Does your construction PPE fit?

Construction workers need personal protective equipment that’s actually personal—helmets, eye wear and vests to fit each person’s unique size and shape. That’s why in July 2023, the Department of Labor issued a notice of proposed rulemaking to clarify PPE standards for the industry. While OSHA’s general industry and maritime standards require properly fitting PPE, the construction standards don’t, leaving many workers in one of the riskiest industries poorly protected.

A notice of proposed rulemaking is just the beginning of a very long process—one that will take input from employers, equipment manufacturers and, ideally, the workers it affects. But, it is a sign that there’s growing pressure on construction employers to accept the changing PPE needs of a diversifying workforce, one with more women and physically smaller employees.

The risks of poorly fitting PPE

Depending on the job site and skill set, construction workers may require:

  • Body protection, like jackets, suits and high-visibly gear
  • Leg and foot protection
  • Hand protection against impacts, abrasives or chemicals
  • Head protection, like hardhats
  • Eye and face protection, like safety glasses, masks and respirators
  • Hearing protection, like muffs or ear plugs that don’t interfere with hardhats
  • Specialized PPE, like harnesses to arrest falls

In the past years, manufacturers have adapted to industry demographic changes, producing new PPE in a range of sizes. Anthropometry, or the study of peoples’ shape and size, and ergonomics are applied to industrial design to produce equipment that fits and does the job it’s intended to do.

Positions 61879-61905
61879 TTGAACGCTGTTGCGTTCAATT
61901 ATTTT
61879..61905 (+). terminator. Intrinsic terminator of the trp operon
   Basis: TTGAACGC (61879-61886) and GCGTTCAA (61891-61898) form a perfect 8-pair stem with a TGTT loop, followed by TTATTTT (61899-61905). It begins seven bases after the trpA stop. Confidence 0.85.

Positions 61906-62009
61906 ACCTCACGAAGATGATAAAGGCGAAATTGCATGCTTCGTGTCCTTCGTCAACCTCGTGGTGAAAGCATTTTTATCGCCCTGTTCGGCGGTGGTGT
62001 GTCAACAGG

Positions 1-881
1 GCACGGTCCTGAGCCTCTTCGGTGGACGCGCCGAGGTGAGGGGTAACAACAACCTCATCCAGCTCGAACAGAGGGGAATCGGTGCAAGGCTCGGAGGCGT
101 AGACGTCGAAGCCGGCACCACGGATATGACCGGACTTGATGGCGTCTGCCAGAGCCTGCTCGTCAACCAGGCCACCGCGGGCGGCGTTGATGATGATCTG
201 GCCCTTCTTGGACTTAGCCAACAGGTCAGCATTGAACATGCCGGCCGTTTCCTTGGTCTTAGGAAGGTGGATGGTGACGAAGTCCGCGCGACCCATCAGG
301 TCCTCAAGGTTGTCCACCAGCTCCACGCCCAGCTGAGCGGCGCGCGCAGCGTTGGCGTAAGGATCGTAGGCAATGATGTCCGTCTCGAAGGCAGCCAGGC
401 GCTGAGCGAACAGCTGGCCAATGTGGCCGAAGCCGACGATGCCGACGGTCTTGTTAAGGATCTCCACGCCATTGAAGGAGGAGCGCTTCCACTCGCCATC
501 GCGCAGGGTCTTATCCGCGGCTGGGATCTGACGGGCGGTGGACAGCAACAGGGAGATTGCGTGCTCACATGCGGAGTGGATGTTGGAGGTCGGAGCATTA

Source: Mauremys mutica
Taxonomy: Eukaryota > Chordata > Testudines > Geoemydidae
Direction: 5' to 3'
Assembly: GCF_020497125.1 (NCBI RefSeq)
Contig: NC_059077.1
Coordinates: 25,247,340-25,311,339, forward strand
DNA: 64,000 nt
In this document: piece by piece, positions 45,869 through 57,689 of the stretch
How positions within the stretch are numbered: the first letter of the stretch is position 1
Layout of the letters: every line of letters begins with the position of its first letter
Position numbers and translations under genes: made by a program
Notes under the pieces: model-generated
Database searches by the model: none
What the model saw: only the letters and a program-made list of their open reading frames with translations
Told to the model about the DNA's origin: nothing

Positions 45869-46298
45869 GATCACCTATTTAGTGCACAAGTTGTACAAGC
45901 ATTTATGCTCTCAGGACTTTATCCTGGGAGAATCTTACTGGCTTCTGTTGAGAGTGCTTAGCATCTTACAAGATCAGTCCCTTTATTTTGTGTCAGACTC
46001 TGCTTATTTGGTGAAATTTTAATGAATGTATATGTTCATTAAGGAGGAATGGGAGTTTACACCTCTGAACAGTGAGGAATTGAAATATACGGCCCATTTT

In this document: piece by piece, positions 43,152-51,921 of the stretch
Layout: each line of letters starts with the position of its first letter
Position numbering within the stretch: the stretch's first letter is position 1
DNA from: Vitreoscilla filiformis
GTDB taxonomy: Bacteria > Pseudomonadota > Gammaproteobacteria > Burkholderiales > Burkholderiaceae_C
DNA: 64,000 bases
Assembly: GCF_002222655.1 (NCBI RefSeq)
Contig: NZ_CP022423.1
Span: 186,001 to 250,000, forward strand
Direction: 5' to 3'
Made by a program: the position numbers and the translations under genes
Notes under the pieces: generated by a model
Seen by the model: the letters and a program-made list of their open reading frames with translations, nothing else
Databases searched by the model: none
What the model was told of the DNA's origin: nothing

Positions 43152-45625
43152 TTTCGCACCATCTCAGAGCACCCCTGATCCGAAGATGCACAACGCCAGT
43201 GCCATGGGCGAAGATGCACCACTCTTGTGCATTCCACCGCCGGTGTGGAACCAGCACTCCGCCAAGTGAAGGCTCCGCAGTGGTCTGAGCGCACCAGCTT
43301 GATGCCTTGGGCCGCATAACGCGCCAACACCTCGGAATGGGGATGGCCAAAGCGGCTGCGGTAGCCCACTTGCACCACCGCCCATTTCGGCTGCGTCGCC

When PPE doesn’t fit correctly, several problems can arise:

  • The PPE may not offer protection the way it’s intended to
  • The PPE may create additional hazards
  • The PPE may not be used at all because it interferes with work or is too uncomfortable


For example, a physically smaller worker in an oversized safety vest might catch on equipment while walking through a job site and trip. A female construction worker with smaller-sized hands might remove bulky safety gloves to perform her work, fearing they’ll get caught in the power tools she uses. A physically larger employee might skip wearing a fall harness because it doesn’t fit properly or is too uncomfortable to work in, potentially resulting in catastrophic injuries. Or an employee with a smaller face might have to constantly stop work to adjust safety glasses that slip down and expose the eyes.

Also, when workers are only presented with one size of PPE, it creates the impression that they’re not fully accepted on the job site. This is especially true for female construction workers who are still underrepresented in the industry. Standing out with baggy gear that doesn’t perform the job can leave workers feeling like their employer doesn’t fully value their safety—or their contributions.

How manufacturers are tailoring the fit of PPE

Thankfully, manufacturers are creating a fuller range of PPE today, and they’re making it fit the style and look of standard-sized PPE so no workers feel singled out. While sometimes this means simply sizing up or down, it may also mean adjusting the cut of garments to accommodate different body shapes and offer more security and protection.

Today’s employers should be able to easily source differently sized PPE and accommodate all workers with the equipment they need. If a worker experiences problems with PPE fit, he or she should be able to share concerns with a boss or manager. Workers shouldn’t have to buy their own PPE just because the offered gear doesn’t fit. Regular safety training also helps teach workers the importance of PPE use and gives employers the chance to make sure they’re providing correctly sized gear. Ultimately, properly fitting construction PPE not only helps keep employees safe, it also increases their comfort, confidence and productivity on the job.

Atlanta workers’ compensation attorney

If you’ve experienced a construction injury, it can take time before you’re able to return to your job. Contact the Law Offices of Laura Lanzisera today for a free consultation, or give us a call at 404-445-6010.

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